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Smart contracts cannot make http requests directly due to the decentralized nature of blockchains. If http requests are made via chaincode, the data may differ per request. This issue is resolved by using an oracle to ensure that the data returned is consistent across all nodes for each transaction.
Some advantages of using an oracle for smart contracts include:
- Ensuring consistency of data across all nodes in the network
- Allowing the smart contract to interact with off-chain data sources
- Providing greater flexibility in the types of data that can be used in smart contracts
- Enabling the smart contract to respond to real-world events in a timely manner
Some of the use-cases include:
- 1.Supply Chain Management: Oracles can fetch real-time data about the location, condition, or authenticity of goods in transit from external sensors or tracking systems. This can be useful for verifying compliance with shipping terms or environmental conditions.
- 2.Financial Products & Derivatives: Smart contracts can use oracles to obtain real-world financial data, like stock prices or foreign exchange rates, to execute functions such as settling a contract upon reaching a particular stock price.
- 3.Insurance Claims: In the event of natural disasters like floods or hurricanes, oracles can pull data from weather agencies to automatically trigger insurance payouts for smart contract-based insurance policies.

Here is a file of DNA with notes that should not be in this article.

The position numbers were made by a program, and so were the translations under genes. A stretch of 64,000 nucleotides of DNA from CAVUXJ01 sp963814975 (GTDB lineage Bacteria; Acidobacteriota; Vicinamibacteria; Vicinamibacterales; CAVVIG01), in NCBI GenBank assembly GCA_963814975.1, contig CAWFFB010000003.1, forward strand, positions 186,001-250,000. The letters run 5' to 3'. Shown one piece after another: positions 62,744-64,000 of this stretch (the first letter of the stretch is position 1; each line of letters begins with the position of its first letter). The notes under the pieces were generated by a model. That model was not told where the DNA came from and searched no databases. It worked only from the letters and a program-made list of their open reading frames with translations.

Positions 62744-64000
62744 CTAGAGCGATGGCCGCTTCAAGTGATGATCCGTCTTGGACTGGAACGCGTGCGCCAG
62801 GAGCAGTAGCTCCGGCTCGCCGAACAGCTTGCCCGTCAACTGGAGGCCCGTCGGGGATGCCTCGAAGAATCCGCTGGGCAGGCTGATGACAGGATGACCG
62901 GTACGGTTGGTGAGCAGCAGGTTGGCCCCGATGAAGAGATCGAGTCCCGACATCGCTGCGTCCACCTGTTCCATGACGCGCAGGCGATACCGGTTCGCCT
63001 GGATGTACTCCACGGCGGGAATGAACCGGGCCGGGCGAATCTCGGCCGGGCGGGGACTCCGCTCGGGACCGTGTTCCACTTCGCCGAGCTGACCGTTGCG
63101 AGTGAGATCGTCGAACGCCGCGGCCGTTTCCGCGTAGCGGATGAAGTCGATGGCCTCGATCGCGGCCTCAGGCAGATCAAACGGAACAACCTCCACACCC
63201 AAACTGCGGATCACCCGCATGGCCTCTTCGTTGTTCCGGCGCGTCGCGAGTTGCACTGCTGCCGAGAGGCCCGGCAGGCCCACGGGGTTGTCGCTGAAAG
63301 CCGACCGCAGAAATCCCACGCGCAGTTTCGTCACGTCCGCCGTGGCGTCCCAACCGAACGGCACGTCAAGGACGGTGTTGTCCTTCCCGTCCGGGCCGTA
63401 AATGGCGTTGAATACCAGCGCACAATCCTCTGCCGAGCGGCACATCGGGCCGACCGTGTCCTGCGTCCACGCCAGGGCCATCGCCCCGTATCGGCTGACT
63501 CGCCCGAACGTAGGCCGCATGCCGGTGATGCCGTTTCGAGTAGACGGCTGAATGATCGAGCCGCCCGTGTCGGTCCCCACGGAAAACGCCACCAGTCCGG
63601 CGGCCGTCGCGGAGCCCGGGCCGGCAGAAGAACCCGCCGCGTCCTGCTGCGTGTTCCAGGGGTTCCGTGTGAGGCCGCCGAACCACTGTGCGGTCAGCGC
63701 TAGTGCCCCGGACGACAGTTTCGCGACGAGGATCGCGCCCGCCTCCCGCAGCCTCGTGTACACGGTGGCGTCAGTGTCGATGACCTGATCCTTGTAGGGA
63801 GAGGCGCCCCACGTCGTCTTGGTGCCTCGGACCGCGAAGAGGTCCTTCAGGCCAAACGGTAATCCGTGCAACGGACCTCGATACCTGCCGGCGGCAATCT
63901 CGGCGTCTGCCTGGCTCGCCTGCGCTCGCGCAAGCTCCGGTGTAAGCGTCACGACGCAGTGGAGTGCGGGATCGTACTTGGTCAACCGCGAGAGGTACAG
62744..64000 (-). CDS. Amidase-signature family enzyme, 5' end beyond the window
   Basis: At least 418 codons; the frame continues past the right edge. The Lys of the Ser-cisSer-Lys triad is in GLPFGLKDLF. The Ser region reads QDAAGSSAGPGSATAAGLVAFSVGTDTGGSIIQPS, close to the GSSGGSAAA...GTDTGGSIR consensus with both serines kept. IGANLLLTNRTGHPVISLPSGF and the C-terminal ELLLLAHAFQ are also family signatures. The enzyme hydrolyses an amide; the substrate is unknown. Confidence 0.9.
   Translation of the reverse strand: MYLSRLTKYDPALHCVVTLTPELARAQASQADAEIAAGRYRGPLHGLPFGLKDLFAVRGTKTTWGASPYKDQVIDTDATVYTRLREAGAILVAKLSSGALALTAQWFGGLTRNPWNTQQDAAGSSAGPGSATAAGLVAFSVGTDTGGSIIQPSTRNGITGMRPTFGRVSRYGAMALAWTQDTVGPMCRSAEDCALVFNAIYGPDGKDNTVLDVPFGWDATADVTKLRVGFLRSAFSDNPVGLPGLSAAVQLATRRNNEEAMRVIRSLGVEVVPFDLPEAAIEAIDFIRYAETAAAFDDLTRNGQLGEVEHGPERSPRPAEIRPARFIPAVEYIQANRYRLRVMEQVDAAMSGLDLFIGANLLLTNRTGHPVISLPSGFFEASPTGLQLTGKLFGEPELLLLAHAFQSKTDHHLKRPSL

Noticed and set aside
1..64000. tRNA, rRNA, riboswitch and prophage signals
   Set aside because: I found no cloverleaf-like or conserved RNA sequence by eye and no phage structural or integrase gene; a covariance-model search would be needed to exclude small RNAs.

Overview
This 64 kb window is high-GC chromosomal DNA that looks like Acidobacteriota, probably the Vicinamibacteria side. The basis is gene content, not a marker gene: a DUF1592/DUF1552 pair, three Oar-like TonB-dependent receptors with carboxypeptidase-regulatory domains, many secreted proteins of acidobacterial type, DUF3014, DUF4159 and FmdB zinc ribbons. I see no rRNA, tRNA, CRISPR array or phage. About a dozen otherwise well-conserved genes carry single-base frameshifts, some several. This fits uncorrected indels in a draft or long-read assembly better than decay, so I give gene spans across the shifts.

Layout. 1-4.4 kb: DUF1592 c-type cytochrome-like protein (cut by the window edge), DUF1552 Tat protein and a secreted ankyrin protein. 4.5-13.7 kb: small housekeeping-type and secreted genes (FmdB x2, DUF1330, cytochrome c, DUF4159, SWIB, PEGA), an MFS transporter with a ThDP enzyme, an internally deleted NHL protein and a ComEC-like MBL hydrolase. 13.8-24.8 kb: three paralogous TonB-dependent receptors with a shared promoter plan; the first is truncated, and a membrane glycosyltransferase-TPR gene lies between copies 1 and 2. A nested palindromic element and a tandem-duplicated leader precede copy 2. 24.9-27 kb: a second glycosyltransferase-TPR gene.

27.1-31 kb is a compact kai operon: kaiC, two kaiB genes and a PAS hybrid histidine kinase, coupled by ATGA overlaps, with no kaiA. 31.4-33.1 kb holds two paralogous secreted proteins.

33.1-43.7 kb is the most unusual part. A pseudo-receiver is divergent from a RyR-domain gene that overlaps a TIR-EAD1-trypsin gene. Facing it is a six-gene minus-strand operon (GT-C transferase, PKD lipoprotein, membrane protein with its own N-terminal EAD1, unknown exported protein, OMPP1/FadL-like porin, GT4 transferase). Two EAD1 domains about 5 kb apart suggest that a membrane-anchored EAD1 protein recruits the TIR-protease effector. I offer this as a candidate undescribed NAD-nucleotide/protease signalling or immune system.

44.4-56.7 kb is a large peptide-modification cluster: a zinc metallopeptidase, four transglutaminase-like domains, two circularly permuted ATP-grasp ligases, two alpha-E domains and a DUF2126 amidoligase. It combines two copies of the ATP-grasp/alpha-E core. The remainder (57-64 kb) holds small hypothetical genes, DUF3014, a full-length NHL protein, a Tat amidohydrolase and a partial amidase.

- 4.Real Estate: Oracles can fetch data about property prices, tax rates, or rental income, allowing for the creation of decentralized property marketplaces or rental agreements.
- 5.Agriculture: Smart contracts can use oracles to get data from weather stations, which could decide, for instance, the payout amount for crop insurance if there’s a drought or heavy rainfall.
- 6.Decentralized Identity Verification: Oracles can fetch and verify identity-related data from trusted external sources, facilitating decentralized identity verification processes.
- 7.Electricity Trading: In decentralized energy grids, oracles can fetch real-time data on electricity production (e.g., from solar panels) and consumption, enabling automated, peer-to-peer energy trading.
- 8.Internet of Things (IoT): Oracles can relay data from IoT devices to the blockchain. For instance, data from a smart lock can confirm receipt of a delivery, triggering payment in a blockchain-based supply chain solution.